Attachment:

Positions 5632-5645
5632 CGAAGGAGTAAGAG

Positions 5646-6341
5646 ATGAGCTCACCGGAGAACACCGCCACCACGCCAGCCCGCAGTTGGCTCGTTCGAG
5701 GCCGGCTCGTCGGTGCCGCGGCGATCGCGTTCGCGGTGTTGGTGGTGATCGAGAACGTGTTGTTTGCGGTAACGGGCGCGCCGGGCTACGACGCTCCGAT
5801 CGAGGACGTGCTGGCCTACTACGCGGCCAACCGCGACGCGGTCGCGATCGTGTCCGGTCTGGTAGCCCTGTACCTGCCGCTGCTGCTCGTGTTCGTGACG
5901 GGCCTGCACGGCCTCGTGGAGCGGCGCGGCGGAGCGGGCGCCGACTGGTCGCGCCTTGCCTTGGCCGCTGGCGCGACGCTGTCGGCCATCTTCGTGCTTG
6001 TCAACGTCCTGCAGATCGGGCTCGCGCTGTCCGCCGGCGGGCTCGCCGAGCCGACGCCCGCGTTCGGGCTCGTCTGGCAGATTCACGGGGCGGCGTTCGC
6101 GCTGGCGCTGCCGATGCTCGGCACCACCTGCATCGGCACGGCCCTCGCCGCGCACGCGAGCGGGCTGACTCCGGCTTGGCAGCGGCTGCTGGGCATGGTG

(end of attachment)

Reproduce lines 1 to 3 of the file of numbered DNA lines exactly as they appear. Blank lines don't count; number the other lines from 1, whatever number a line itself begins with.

Positions 5632-5645
5632 CGAAGGAGTAAGAG

Positions 5646-6341